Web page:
The Nepalese representative made a speech. He said: “Nepal is the birthplace of Lord Buddha, the earthquake destroyed this World Heritage site, about 20 million people lost their homes, more than 9,000 people died. However, after the earthquake, eminent monks from Thailand and other countries came to Kathmandu to help.” He said the damage caused by the earthquake brought him great pain, but he was extremely grateful for the selfless donations from all parties after the earthquake.
From American, British and Japanese representatives to the monks of Myanmar, Cambodia and Vietnam, from global warming to children’s education, from border crossing refugees issue to the prospect of an ASEAN community, the speeches made by the participants all reflected their care for the practical problems commonly faced by all human beings as well as the major issues in international relations.
On May 30, Xiao Wunan, Executive Vice Chairman, of the Asia Pacific Exchange and Cooperation Foundation (first from left), Xu Haiping, the managing director of Chinese Buddha Light Culture Website (Second from left), attend the Day of Vesak.
In the afternoon of May 30, Prof. Dr. Phra Brahmapundit, President of the International Council for Day of Vesak, leads the congregation in Buddhamonthon in Nakhon Pathom for candle-lighting procession.
On May 30, Xiao Wunan, Executive Vice Chairman of the Asia Pacific Exchange and Cooperation Foundation, attended the United Nations Day of Vesak as a special guest. The Asia Pacific Exchange and Cooperation Foundation has been committed to traditional Chinese culture ‘going abroad’. In 2014, it successfully pushed forward the Chinese Ksitigarbha to be enshrined in South Korea, a landmark event in China-South Korea Buddhism exchanges. In 2011, under the leadership of the United Nations, it successfully implemented Lumbini Recovery Plan. The foundation has been carrying out various activities around the world in an effort to promote “dialogue among civilizations and world peace”.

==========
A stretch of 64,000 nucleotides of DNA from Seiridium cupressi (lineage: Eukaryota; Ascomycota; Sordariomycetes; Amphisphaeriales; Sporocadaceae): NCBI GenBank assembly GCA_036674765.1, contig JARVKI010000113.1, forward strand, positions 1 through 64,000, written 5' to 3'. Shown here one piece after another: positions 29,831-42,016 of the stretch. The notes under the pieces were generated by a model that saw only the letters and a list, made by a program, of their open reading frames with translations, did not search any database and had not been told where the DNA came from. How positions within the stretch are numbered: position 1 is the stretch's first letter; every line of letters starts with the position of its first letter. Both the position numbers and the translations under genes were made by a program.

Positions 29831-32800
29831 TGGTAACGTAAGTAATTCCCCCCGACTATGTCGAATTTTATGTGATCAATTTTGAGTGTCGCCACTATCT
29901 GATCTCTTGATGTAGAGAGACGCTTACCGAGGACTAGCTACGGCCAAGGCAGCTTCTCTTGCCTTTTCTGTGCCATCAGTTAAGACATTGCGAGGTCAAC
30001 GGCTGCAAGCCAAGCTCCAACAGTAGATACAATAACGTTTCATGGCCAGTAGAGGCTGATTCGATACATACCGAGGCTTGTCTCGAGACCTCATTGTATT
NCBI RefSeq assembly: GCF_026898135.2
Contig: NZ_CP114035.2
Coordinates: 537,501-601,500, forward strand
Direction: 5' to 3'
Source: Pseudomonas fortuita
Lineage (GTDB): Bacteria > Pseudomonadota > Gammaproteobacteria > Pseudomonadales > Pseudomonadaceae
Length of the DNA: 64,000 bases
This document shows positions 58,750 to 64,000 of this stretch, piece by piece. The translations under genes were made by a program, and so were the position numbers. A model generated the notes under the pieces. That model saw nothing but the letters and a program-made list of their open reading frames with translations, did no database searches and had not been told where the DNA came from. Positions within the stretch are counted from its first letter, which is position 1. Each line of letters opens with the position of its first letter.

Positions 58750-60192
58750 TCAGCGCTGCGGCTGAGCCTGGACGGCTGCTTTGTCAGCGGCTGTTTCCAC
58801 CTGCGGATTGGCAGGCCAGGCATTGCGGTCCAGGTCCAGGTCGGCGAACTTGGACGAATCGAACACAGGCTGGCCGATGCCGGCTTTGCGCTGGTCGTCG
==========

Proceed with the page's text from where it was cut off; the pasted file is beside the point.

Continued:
In the afternoon of May 30, Somdet Phra Maharatchamangkalacharn, the Acting Supreme Patriarch of Thailand, led the congregation in Buddhamonthon in Nakhon Pathom for a candle-lighting procession.
Day of Vesak is a festival to celebrate the birth, passing and enlightenment of the Buddha. In November 1998, the United Nations accorded the Day of Vesak international recognition. The first Day of Vesak celebration was held at the headquarters of the UN in the year 2000. Since then, the celebration of United Nations Day of Vesak was mostly held in Thailand, the renowned Buddhist country. Buddhism is the national religion of Thailand. Most Thai men enter three months monkhood. The shortest is at least one month in order to practice Buddhism and express their gratefulness and show respect to their parents. King Bhumibol Adulyadej of Thailand also entered monkhood before he was crowned.
Nakhon Pathom is Thailand’s oldest Buddhist sanctuary. A park in front stands a 10-meter tall statue of Buddha. The Most Ven. Prof. Dr. Phra Brahmapundit, President of the International Council for Day of Vesak, led eminent monks and believers walking around the statue of Buddha with lighted candles, praying for world peace.
The Day of Vesak ended but dialogue and exchanges among civilizations will continue to shine resplendently.